LANSING – With educator shortages crippling the state’s K–12 workforce and impacting learning opportunities for students, Launch Michigan today released the findings of a statewide survey of more than 5,000 public school teachers. The findings shed light on many of the reasons why tens of thousands of Michigan educators are leaving the profession.

Launch Michigan contracted with Emma White Research to survey public school educators in May, uncovering many of the policy and funding levers that can help reverse these trends and strengthen the state’s public schools—and, ultimately, the state’s economy.

“When it comes to building Michigan’s workforce for the future, educators are essential. We can’t afford to sit by as retirements spike and enrollment in teacher preparation programs drops precipitously,” said Adam Zemke, Launch Michigan president. “We are in the midst of a crisis that is growing with each passing year, and the impact of COVID-19 on the profession has exacerbated the trend. As we work to reverse course, it makes tremendous sense for us to begin by asking teachers and other education professionals themselves which elements can do the most to keep them satisfied in their work.”

Teacher retirements are up 44 percent since August 2020 and enrollment in teacher preparation programs down 70 percent over the past eight years, Michigan schools are struggling to find skilled educators in the aftermath of COVID-19.

“We’re not only talking about compensation here.  That’s an important factor, but it’s not the only one. We need the kind of job satisfaction that causes aspiring educators to want to join the profession and stay there because they are happy in their work,” said Paula Herbart, president of the Michigan Education Association and Launch Michigan co-chair.  “Individuals get into education because they love kids and see the value of what they have to offer in the classroom. The factors that cause them to leave, therefore, must outweigh that passion.  We can’t afford to lose current dedicated educators or the generation that follows them who are deciding time and again that teaching isn’t for them.”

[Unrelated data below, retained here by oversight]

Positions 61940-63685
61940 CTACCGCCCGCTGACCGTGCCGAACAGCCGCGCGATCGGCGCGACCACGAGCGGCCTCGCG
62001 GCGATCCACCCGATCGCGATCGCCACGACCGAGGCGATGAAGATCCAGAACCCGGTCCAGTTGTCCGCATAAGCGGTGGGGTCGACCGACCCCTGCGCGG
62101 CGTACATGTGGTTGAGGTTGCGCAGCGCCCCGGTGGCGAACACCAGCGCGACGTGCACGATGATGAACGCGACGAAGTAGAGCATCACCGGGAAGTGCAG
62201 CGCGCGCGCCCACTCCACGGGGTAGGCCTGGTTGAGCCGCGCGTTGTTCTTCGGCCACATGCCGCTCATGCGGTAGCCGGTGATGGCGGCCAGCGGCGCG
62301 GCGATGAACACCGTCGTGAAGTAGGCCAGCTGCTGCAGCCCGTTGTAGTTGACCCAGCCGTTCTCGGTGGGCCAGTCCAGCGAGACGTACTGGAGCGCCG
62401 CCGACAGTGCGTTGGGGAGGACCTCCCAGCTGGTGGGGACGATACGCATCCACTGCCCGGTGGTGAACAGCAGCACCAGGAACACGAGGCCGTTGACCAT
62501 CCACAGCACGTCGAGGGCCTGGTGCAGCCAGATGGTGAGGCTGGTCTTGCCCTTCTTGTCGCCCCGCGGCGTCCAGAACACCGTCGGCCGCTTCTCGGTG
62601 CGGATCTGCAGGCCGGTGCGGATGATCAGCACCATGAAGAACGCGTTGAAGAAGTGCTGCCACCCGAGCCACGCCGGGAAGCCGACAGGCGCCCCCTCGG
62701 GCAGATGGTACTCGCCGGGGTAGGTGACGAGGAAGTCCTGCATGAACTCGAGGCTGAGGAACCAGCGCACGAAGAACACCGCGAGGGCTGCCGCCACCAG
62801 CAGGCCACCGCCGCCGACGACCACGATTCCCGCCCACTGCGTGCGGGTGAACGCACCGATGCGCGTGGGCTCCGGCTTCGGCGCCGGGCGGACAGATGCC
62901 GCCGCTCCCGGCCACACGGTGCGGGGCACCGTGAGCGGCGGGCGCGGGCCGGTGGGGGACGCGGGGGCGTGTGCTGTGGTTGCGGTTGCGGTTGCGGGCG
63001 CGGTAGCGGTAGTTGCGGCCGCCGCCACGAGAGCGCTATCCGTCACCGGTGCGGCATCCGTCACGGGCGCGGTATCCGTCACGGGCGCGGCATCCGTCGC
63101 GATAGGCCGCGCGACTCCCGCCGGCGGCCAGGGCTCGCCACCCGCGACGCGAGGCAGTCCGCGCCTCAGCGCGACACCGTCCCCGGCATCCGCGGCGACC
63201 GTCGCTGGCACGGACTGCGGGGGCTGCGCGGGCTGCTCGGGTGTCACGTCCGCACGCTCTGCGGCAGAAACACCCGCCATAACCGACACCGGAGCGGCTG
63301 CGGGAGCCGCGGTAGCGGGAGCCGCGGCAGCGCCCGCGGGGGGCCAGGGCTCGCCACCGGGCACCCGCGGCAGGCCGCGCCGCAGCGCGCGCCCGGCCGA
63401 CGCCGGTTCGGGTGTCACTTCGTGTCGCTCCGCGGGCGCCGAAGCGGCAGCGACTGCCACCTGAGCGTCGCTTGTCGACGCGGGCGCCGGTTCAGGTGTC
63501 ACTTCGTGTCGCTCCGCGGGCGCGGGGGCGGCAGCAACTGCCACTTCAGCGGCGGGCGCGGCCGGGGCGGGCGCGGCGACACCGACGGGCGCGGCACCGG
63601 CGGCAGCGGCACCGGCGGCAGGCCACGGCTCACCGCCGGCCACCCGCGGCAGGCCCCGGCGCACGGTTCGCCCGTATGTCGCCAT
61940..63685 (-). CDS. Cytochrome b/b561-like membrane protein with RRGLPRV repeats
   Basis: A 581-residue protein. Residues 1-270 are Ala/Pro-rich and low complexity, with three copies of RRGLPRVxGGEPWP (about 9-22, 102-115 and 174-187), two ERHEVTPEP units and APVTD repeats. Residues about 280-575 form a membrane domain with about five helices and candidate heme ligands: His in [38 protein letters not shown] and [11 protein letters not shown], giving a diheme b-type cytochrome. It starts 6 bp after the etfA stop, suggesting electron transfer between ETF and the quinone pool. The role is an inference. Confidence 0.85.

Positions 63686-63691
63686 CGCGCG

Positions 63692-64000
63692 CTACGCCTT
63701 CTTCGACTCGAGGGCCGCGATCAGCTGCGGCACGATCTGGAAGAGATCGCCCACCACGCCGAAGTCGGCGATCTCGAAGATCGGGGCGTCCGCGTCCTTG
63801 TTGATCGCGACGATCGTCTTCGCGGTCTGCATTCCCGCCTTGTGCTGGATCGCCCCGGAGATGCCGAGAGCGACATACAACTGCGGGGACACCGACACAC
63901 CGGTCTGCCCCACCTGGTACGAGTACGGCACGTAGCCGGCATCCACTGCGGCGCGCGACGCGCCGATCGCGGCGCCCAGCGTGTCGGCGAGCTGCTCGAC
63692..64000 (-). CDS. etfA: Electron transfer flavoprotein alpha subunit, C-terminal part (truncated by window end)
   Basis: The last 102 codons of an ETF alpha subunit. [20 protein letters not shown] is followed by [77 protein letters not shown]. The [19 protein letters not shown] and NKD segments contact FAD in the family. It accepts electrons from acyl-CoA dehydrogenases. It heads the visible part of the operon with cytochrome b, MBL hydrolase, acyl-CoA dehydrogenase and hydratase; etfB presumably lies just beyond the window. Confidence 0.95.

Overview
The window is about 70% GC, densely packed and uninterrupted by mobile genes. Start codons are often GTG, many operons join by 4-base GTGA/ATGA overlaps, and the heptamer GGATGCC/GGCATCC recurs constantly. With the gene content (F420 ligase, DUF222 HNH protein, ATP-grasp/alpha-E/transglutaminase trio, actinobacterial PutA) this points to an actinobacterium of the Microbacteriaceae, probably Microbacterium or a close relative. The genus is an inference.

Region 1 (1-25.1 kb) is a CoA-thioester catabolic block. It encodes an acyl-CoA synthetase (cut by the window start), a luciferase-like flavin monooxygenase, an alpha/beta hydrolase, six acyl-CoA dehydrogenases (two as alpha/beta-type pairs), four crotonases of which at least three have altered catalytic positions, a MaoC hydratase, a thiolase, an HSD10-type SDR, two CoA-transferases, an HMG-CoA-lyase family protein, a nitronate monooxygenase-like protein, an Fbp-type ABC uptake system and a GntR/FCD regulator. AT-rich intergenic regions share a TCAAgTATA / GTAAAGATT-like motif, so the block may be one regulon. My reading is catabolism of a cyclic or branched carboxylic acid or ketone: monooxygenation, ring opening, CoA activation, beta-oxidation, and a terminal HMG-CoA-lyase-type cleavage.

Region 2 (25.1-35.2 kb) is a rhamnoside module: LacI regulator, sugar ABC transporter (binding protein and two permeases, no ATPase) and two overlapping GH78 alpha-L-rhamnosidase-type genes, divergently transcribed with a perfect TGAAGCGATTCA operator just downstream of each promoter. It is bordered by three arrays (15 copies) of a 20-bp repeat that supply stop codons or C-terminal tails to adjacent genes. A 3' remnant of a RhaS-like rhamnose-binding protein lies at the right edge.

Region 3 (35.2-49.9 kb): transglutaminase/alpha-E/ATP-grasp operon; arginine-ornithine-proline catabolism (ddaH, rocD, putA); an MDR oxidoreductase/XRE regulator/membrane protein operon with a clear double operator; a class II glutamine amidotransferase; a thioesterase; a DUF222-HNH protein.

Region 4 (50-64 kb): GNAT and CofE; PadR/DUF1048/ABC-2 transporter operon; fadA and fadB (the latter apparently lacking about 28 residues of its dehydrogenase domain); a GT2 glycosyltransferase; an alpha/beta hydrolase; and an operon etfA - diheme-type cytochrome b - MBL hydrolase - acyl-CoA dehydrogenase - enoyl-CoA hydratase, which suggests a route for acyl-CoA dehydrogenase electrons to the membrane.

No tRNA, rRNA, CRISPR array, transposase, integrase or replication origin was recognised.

Top-level survey highlights revealed:

  • Teachers, administrators, and other educators are slightly more likely to recommend the profession in 2021 compared to 2019—though a large majority (66 percent) still would not.

  • Perceived lack of support from policymakers, excessive workload, and little respect for education rank as top issues affecting career satisfaction, followed by pay and retirement benefits.

  • Lack of support from parents or the public has become a larger factor in educator satisfaction, with access to resources for student learning decreasing in importance.

  • Educators point to the need to increase salaries and greater control in policy and the classroom as ways to improve respect for the profession.

  • Educators remain somewhat pessimistic about public education in Michigan, with fewer than half (47 percent) saying they believe Michigan schools are delivering results that are good or excellent.

“These survey findings tell us precisely what teachers want—adequate, targeted professional development, fair evaluations that work well, adequate mentoring and support, sufficient compensation and benefits, and a reduction in their non-instructional workload,” said David Hecker, president of the American Federation of Teachers—Michigan. “These are goals we can work together to develop for them.”

To view the survey results and compare them to Launch Michigan’s last statewide educator survey in 2019, visit LaunchMichigan.org/research.

“We need to listen to and heed the voices of all our state’s educators,” said Dan Quisenberry, president of the Michigan Association of Public School Academies. “Ultimately, it is their work that is going to make the biggest difference in K-12 achievement throughout Michigan, so I’m glad we’re asking these questions and using the results to ensure our future is as secure as it can be.”